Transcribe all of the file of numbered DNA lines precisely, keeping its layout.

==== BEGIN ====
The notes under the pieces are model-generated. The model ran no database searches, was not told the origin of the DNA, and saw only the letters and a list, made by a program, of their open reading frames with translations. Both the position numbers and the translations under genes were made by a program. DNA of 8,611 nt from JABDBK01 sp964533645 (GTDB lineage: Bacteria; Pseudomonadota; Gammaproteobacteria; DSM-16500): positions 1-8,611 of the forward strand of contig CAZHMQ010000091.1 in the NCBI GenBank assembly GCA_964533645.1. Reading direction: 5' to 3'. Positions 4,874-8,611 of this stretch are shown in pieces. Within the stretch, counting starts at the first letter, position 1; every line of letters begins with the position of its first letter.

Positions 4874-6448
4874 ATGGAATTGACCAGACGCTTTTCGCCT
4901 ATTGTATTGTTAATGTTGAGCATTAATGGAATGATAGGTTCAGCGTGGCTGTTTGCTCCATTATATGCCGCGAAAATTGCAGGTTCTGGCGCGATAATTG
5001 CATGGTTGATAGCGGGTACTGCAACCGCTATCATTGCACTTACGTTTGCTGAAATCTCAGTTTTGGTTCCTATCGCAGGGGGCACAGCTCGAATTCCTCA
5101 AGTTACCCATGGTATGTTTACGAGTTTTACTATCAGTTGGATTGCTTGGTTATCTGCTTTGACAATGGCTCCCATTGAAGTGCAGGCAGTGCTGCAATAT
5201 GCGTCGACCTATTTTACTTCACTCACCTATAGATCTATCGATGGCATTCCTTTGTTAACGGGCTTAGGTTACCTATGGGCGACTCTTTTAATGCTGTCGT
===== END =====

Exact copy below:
The notes under the pieces are model-generated. The model ran no database searches, was not told the origin of the DNA, and saw only the letters and a list, made by a program, of their open reading frames with translations. Both the position numbers and the translations under genes were made by a program. DNA of 8,611 nt from JABDBK01 sp964533645 (GTDB lineage: Bacteria; Pseudomonadota; Gammaproteobacteria; DSM-16500): positions 1-8,611 of the forward strand of contig CAZHMQ010000091.1 in the NCBI GenBank assembly GCA_964533645.1. Reading direction: 5' to 3'. Positions 4,874-8,611 of this stretch are shown in pieces. Within the stretch, counting starts at the first letter, position 1; every line of letters begins with the position of its first letter.

Positions 4874-6448
4874 ATGGAATTGACCAGACGCTTTTCGCCT
4901 ATTGTATTGTTAATGTTGAGCATTAATGGAATGATAGGTTCAGCGTGGCTGTTTGCTCCATTATATGCCGCGAAAATTGCAGGTTCTGGCGCGATAATTG
5001 CATGGTTGATAGCGGGTACTGCAACCGCTATCATTGCACTTACGTTTGCTGAAATCTCAGTTTTGGTTCCTATCGCAGGGGGCACAGCTCGAATTCCTCA
5101 AGTTACCCATGGTATGTTTACGAGTTTTACTATCAGTTGGATTGCTTGGTTATCTGCTTTGACAATGGCTCCCATTGAAGTGCAGGCAGTGCTGCAATAT
5201 GCGTCGACCTATTTTACTTCACTCACCTATAGATCTATCGATGGCATTCCTTTGTTAACGGGCTTAGGTTACCTATGGGCGACTCTTTTAATGCTGTCGT